Thanks to the rise of the Internet, advanced  (and always improving) networking solutions and a myriad of devices, employees are connected 24X7 in the office, at home, on the soccer field or at the airport.  There is much written about employee productivity.  Much of this productivity is due to the use of digital media solutions which are usually categorized as either rich media solutions or social media solutions.  Companies have been deploying rich media solutions for the past 10 years or so.  These video-centric solutions facilitate executive communication, distance learning, remote meetings, product training and more.  With the introduction of social media into the enterprise, one may wonder if it will displace rich media.  In fact, they are complementary solutions that round out a complete communication and collaboration strategy.  They will drive greater productivity and create stronger employee relationships regardless of distance.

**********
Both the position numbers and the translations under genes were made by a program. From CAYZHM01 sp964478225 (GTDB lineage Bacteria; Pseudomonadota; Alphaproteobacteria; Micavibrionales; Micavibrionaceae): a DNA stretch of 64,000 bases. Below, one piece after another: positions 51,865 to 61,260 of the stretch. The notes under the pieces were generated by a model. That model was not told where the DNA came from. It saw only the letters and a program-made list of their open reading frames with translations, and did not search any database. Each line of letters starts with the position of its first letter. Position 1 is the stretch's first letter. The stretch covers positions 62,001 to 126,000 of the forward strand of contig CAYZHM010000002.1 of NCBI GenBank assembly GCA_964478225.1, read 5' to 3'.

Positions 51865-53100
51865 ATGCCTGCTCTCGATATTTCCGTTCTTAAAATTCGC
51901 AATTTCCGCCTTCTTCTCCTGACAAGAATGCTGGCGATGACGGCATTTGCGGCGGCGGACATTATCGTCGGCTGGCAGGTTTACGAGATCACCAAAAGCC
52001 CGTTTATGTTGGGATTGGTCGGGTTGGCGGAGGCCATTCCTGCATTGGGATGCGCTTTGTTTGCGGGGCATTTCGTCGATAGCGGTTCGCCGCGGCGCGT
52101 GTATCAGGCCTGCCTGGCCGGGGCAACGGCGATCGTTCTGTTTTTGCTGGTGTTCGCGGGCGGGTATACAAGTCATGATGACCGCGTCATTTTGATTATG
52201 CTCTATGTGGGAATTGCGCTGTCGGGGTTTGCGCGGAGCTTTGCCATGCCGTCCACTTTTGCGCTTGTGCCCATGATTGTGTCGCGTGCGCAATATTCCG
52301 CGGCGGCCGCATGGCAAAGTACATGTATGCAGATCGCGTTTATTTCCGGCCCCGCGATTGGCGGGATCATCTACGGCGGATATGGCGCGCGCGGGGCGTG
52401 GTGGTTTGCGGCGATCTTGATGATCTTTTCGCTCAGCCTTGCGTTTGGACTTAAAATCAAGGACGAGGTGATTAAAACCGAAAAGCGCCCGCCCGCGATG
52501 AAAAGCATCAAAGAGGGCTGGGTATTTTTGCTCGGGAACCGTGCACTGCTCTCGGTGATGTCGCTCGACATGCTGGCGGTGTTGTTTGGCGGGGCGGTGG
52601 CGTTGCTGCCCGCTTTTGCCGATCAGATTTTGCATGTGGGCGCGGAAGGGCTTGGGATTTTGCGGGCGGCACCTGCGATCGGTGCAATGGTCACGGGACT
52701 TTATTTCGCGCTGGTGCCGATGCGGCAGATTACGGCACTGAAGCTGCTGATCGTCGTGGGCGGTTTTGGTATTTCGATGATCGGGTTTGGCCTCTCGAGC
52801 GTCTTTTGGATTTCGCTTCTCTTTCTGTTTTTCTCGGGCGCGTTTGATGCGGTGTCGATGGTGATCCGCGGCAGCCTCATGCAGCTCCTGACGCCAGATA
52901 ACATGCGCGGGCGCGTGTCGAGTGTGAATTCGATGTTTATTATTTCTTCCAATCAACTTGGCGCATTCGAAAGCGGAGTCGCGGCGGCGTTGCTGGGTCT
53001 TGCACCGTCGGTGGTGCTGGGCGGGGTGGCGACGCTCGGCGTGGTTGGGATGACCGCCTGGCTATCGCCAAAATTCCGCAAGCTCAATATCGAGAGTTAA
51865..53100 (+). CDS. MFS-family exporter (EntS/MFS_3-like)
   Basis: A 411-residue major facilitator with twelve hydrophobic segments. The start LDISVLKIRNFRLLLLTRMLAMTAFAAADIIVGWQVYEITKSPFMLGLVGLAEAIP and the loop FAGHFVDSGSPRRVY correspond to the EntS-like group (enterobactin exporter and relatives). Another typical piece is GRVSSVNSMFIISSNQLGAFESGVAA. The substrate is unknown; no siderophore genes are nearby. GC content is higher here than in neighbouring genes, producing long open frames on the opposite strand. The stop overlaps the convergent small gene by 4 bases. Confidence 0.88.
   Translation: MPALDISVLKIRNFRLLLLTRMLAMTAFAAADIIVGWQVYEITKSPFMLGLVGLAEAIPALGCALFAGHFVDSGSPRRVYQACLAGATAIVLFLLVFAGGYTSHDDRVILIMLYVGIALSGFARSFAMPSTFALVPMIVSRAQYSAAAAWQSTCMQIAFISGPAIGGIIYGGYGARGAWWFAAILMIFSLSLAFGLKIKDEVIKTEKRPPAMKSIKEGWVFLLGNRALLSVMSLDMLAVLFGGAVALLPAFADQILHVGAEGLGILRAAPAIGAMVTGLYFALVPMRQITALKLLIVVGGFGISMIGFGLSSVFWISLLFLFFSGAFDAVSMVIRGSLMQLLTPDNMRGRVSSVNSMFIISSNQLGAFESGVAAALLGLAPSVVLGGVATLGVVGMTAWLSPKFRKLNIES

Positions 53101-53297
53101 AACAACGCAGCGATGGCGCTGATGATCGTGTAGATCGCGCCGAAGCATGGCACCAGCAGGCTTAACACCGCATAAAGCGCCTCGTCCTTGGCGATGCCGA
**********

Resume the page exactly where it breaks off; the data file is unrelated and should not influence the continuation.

A valid question arises about where or why to use rich media versus social media or both.  Today, let's focus on rich media.

When do I use rich media?  Isn’t it more expensive?

These are questions you may ask yourself as you consider alternatives for your corporate communications strategy.  Rich media solutions are optimal when:

a) Visual communication can provide intrinsic value to the message being delivered. 
If there are graphical presentations that emphasize key points, webcast provide a simple forum to share that information.  They are also available after the event for on-demand consumption.  This is helpful to road warriors who are not always online when webcast events occur.